These frontline community-based providers are using the funding to sustain and expand their activities and services, which include the protection and safety of health workers; telehealth services; Covid-19 screening and testing; and ensuring healthcare access for homeless and elderly populations and patients with chronic health conditions.
According to the National Association of Community Health Centers, this is the largest-ever philanthropic infusion of financial support to U.S. community health centers.
By the Numbers
In February, when the rapid spread of Covid infections led to immediate crisis-level shortages of PPE and crisis planning to address the severe concerns about the availability of ventilators, Direct Relief began developing an estimating tool for the volumes of medications likely to be needed for the supportive care of Covid-19 patients while in intensive care units.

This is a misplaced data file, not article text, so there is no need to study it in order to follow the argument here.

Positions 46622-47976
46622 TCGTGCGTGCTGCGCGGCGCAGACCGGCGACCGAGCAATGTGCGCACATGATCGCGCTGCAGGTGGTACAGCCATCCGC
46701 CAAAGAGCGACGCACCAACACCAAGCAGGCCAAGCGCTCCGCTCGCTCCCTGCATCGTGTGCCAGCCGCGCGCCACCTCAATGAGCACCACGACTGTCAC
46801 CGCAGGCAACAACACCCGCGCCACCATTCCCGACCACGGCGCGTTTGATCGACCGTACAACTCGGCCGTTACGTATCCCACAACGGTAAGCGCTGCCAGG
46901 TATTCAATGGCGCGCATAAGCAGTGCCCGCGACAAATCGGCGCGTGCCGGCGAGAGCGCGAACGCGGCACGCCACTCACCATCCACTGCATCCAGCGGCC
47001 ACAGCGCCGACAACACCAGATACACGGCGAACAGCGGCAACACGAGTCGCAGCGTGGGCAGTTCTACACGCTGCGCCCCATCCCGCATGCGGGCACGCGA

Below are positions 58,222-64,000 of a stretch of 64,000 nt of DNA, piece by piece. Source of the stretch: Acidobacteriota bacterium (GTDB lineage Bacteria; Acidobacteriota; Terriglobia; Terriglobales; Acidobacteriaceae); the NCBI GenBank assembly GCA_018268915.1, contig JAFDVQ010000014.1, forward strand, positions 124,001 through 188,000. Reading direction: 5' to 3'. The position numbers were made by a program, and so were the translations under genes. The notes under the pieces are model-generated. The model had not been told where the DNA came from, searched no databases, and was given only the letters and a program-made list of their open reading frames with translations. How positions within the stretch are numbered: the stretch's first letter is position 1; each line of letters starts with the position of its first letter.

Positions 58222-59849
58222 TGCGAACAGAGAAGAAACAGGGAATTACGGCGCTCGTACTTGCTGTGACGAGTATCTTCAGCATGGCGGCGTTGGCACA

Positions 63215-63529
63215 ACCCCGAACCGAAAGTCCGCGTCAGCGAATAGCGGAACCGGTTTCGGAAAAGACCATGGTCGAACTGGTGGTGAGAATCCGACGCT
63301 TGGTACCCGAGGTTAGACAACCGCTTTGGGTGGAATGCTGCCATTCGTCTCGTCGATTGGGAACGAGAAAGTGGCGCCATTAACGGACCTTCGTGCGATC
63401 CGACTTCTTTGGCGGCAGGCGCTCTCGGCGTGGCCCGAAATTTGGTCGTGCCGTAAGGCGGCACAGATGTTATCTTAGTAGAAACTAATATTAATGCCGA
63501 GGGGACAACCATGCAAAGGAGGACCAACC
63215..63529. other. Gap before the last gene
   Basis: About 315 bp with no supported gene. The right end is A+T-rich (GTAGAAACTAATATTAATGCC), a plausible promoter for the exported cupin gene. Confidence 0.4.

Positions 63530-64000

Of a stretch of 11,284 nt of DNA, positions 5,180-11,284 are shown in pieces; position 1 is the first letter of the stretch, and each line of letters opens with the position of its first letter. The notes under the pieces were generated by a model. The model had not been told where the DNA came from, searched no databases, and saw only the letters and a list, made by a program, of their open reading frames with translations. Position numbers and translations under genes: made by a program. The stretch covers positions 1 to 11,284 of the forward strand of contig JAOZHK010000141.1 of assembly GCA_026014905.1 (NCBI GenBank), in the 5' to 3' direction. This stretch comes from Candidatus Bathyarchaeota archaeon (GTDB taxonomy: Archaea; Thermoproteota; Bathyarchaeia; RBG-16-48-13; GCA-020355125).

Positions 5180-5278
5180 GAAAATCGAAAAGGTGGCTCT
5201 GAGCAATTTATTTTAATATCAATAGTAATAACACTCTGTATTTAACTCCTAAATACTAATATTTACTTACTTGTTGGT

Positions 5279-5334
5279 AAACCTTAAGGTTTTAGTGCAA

This tool, which incorporated broad input from clinicians and pharmaceutical companies, was then used to develop, in close consultation with the Society of Critical Care Medicine, a pre-pack kit of ICU medications that could be (and has been) deployed rapidly to areas immediately hit with a surge in ICU patients.
Each kit contains medications to treat 100 patients during an ICU stay.
Extensive product contributions from the manufacturers of the items needed for the kit allowed for more than 500 to be produced and distributed – enough to cover supportive care for 50,000 severely ill patients hospitalized and in intensive care.